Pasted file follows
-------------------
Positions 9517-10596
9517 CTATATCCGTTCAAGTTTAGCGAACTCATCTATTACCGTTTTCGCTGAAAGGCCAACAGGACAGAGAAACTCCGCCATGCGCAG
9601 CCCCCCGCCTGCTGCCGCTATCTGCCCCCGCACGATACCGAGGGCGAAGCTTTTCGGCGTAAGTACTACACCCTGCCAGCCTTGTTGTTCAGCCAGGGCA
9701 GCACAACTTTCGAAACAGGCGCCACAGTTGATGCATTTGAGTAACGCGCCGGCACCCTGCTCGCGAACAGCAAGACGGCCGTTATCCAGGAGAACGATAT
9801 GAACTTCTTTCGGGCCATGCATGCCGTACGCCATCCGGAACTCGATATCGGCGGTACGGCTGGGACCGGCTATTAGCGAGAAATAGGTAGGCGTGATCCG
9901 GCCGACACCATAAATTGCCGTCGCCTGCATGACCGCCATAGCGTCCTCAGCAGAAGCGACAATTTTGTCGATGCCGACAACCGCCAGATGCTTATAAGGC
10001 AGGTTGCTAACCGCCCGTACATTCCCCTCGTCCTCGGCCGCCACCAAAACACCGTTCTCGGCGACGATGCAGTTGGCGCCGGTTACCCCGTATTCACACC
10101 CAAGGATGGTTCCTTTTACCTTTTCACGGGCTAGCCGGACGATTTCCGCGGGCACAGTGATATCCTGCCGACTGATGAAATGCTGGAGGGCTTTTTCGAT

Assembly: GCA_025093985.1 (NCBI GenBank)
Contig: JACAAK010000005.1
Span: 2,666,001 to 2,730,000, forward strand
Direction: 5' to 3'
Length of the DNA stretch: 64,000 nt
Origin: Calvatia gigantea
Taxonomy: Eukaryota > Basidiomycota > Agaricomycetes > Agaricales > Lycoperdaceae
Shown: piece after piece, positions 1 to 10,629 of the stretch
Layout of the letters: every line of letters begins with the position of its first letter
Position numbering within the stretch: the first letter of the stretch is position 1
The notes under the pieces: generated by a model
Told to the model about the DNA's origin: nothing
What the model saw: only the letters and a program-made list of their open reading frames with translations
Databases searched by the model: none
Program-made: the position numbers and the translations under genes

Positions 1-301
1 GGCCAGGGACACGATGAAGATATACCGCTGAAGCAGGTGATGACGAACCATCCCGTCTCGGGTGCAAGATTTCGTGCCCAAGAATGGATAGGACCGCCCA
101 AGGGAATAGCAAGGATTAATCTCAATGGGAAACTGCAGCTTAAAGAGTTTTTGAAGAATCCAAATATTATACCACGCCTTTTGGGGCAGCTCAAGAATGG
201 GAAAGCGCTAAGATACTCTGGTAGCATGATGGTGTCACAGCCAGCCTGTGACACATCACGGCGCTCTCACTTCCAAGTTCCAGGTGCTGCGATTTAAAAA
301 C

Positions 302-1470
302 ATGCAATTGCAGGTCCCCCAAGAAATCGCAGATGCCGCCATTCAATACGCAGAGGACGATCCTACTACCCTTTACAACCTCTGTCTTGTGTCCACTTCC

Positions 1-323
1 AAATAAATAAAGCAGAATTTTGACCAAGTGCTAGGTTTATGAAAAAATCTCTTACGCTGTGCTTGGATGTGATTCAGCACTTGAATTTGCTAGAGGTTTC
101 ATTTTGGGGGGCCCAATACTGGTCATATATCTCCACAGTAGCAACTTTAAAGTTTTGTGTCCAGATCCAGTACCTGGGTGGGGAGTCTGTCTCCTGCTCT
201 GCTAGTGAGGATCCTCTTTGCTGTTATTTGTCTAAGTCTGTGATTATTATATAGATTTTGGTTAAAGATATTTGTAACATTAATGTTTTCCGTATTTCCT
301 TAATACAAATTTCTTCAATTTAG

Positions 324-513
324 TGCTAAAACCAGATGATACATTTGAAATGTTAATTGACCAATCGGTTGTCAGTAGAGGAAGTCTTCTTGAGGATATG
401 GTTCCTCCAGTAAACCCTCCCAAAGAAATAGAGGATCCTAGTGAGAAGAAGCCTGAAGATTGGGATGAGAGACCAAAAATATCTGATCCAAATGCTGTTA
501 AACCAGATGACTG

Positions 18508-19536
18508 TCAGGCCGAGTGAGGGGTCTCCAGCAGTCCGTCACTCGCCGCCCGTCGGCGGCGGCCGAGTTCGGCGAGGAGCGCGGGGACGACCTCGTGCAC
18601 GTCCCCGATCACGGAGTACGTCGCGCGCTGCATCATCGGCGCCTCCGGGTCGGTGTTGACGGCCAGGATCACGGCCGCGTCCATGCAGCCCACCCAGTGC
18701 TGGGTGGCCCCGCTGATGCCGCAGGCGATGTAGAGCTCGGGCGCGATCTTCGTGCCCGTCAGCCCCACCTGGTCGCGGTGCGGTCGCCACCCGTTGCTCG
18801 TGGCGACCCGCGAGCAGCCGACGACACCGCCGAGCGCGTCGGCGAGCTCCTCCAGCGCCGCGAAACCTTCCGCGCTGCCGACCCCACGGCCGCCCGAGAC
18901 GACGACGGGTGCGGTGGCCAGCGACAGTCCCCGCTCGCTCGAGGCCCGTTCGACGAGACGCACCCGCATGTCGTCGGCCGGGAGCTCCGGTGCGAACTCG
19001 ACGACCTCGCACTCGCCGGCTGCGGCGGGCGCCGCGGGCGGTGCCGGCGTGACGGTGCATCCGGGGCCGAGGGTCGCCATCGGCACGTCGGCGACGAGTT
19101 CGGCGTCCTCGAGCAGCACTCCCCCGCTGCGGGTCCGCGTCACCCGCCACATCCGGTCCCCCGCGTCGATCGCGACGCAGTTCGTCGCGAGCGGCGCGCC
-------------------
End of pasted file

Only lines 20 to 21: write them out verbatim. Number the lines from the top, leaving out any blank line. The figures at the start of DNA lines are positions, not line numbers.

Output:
Told to the model about the DNA's origin: nothing
What the model saw: only the letters and a program-made list of their open reading frames with translations